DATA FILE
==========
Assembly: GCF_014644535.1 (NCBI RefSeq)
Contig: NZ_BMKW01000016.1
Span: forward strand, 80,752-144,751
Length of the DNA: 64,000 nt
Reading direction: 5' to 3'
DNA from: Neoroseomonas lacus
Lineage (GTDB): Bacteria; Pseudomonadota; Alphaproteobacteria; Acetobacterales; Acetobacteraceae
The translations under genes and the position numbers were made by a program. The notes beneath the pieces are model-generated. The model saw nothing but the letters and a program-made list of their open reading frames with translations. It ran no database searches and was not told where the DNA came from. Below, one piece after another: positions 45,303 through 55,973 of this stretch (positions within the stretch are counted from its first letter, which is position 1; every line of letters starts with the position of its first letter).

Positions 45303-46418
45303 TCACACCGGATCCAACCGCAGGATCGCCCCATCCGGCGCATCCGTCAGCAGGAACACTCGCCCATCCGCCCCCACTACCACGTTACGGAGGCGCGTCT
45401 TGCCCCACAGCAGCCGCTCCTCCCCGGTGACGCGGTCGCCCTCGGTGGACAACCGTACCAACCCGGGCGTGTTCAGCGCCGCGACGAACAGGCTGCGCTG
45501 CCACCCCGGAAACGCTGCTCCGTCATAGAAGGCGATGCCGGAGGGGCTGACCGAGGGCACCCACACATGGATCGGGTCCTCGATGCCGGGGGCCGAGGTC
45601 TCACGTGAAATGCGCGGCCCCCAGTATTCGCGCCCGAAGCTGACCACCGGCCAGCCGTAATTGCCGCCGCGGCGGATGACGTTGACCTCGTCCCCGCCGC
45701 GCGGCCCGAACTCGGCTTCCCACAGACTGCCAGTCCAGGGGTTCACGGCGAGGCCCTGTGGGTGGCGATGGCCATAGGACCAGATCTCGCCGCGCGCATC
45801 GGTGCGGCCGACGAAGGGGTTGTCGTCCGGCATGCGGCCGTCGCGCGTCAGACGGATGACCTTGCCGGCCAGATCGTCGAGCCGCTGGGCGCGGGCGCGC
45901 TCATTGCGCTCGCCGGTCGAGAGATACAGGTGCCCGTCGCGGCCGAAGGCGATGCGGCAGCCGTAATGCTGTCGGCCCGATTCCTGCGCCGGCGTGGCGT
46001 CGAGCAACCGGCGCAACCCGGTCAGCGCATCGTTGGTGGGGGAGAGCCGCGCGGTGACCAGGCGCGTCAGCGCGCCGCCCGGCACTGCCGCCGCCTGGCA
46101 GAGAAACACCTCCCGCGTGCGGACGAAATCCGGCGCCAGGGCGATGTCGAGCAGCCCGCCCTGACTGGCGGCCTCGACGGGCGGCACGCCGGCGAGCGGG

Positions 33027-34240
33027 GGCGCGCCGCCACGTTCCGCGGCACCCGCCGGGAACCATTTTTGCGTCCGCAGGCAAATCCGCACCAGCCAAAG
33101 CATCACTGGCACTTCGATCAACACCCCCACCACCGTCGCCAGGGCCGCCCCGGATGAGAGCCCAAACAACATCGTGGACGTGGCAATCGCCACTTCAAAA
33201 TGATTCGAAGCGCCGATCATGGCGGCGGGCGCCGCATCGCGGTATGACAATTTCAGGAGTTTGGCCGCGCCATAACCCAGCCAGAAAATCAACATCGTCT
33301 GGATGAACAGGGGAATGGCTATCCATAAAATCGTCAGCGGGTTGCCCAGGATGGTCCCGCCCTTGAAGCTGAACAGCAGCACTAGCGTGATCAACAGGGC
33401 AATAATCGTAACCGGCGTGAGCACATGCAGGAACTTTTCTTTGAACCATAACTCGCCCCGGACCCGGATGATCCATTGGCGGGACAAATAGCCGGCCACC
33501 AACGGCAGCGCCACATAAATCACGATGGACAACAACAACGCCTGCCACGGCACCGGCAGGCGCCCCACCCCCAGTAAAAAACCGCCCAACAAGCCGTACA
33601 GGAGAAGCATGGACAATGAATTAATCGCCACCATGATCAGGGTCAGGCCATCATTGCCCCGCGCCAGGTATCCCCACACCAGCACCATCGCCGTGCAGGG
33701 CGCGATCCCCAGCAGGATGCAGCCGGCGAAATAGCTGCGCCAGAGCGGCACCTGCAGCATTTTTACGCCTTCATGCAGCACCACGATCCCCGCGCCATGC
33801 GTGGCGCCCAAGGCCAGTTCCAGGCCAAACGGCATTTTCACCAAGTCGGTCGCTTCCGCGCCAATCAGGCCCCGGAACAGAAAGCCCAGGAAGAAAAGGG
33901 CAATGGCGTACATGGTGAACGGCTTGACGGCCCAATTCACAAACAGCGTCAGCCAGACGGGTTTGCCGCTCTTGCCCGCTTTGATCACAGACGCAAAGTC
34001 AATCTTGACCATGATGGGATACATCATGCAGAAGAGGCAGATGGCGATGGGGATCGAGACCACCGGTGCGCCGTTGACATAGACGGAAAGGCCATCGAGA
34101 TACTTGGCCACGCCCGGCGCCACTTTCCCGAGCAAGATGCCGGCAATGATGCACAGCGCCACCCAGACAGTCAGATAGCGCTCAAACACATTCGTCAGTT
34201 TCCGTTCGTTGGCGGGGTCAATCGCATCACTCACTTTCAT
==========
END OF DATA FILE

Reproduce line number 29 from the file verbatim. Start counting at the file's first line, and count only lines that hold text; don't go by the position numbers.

33901 CAATGGCGTACATGGTGAACGGCTTGACGGCCCAATTCACAAACAGCGTCAGCCAGACGGGTTTGCCGCTCTTGCCCGCTTTGATCACAGACGCAAAGTC